Now, I’m not one of these people that can multitask. I don’t like that. If I’m working on a project, I like to give my full attention to it. So I was neck-deep. I was in. I was committed, ready to work. And you know what? You’re there, you’re hired, you go in, you want to serve the character and the story and the director and if a director wants to do 10 takes or 60, I don’t mind. They all have their own way of working. I mean, there are some directors who like to do two takes, and you have to really fight for a third. Joe Wright, on average, will do maybe nine or 10, 12 max. So you do get a bite at the apple with Joe. David works in a way where… now we got a lot of deep focus in “Mank,” because he was using the lenses. He was trying to transport you into that world of the ‘40s film and there’s a lot going on and a lot in focus. So I think that David, for the first four or five takes, was trying to get the whole picture and that meant a lamp in the background, a day player, whatever it is, even at times he would say, “Can you bring that up two stops in the back?” He’s getting the whole picture and then he focuses in on really what the actors are doing.

So the takes, they do get up there but I read somewhere that we were doing a scene and it was 100 takes. Well, I don’t think it ever reached 100, and also, if you take something out of context, we were doing the two big dinner scenes. There’s the San Simeon birthday scene and then the one where Mank arrives and he’s drunk going around that table. There’s a lot of moving parts to it and it is nine minutes long. So once you start changing the angles and the axis of the camera, the number of takes really get up there. But you really go in to work. He doesn’t settle. He will work on a scene, and at least at the end of the day, you come away and you think, “Wow, we really work that scene. We got it.”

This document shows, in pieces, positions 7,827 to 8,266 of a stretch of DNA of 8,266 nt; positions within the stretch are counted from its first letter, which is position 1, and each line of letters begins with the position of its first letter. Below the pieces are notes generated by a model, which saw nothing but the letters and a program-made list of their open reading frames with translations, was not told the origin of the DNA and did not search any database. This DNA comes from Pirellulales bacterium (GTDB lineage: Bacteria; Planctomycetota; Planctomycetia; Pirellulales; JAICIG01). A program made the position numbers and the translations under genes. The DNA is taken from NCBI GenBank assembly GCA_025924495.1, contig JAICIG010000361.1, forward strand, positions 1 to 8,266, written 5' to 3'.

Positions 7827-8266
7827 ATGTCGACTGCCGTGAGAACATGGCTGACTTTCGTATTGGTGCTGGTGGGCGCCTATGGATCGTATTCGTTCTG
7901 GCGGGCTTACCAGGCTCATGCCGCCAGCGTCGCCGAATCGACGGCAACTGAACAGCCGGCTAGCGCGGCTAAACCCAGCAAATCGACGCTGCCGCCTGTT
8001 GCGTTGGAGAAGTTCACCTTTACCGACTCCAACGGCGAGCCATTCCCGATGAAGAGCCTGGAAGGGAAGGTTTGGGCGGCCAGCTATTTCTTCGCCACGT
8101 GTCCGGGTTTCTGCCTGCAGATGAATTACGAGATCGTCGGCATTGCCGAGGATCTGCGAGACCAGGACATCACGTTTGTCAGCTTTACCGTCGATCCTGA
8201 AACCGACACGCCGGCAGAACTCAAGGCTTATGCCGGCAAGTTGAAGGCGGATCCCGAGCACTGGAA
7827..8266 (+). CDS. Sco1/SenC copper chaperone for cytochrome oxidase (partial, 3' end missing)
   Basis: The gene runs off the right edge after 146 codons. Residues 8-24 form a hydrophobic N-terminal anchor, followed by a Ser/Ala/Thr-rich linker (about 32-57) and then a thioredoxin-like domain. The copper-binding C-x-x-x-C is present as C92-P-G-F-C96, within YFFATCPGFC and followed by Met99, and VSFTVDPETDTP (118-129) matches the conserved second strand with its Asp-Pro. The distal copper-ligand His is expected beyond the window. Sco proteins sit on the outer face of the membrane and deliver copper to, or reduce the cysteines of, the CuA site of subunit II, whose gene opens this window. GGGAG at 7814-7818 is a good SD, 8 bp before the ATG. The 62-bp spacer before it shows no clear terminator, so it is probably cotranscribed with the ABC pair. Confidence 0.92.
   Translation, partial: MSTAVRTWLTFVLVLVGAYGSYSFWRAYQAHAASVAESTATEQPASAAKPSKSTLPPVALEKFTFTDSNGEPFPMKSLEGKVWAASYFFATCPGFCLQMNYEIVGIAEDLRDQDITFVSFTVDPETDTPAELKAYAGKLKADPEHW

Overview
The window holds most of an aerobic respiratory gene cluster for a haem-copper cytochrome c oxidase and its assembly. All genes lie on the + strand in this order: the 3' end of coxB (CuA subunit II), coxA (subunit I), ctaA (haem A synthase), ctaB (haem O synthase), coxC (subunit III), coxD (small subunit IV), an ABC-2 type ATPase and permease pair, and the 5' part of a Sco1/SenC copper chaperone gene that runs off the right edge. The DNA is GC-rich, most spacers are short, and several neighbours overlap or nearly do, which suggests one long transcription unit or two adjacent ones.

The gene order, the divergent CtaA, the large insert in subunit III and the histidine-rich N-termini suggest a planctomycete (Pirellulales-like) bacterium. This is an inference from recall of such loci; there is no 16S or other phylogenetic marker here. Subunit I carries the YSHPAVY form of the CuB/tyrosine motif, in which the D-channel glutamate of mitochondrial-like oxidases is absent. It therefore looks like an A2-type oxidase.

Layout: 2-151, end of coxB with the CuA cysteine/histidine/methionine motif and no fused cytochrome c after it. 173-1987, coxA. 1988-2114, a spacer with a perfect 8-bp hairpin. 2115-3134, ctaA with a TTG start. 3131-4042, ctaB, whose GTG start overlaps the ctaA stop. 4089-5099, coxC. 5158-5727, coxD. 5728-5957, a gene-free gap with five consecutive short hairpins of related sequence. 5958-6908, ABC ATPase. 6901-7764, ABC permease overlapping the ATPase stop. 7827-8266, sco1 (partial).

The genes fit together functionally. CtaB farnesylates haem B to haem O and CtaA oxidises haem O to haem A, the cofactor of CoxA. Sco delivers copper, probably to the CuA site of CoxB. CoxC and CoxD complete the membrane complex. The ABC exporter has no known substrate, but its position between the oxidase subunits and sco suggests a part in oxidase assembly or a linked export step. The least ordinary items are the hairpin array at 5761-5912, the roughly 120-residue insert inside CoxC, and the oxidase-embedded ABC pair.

GD: Last question. We’re an awards website, so I want to go back a couple of years to your big win at the Oscars for “Darkest Hour.” You had won so many prizes leading up to that night, you had to have a feeling that maybe this is going to happen. So how did that night play out for you in terms of expectations and what you thought the night would be and what it actually was? 

GO: Oh, it was more than you could imagine. I had been a few years earlier nominated for Smiley, for “Tinker Tailor,” and I remember being at BAFTA and George Clooney came up to me and he said, “I’m really glad I’m here tonight, because I’m going to hear this place go fucking nuts when they call your name.” And they didn’t (laughs). And I thought, “Well, home turf, they gave it to ‘The Artist,’” so you got an idea of where that was heading and then, of course, at the Oscars, Clooney said to me, “Come and join us on the losers table.”

I had won pretty much… I think they were inventing awards to give me. They were making them up. Yeah, I did a clean sweep. But you never know in that final analysis with the Academy, and I was up against some real big hitters. I mean, I thought Daniel Kaluuya’s performance was really strong. You’re up against Denzel [Washington] and Daniel Day-Lewis, and they’re not chopped liver. But my wife said, “I think they’re going to call your name,” and then, of course, once they do and you’re up there holding the thing, it’s a great thing. It’s a great honor. What can I say? And to be one of only a few that have it, it’s a nice thing.

This whole year is very strange. I know my name’s being thrown around, but we’ve not had Telluride, we’ve not had Toronto, the Palm Springs Festival is virtual. I don’t know what’s going to happen with the Globes. So it’s hard to really get a 35,000-foot view. How are you guys navigating it?

GD: Well, it’s been a tough year for the whole industry, so it’s going to be interesting to see. They moved the Oscars back to late April. So I don’t know if we’ll be fully up and running with actual award ceremonies and red carpets by then. But they’ve had some experience now with Emmys and other things that have been on TV. So hopefully, even if you have to be virtual and you get to sit there in your living room at home, it’ll be a really good experience for you and the people at home. 

GO: I think so. Are we expected to sit in our living rooms with tuxedos on? 

GD: Well, at least the top part. You can do whatever you want below. 

GO: (Laughs.)

GD: Gary, thank you so much. I do hope we see you again at the Oscars this year. 

GO: All right. Thank you very much.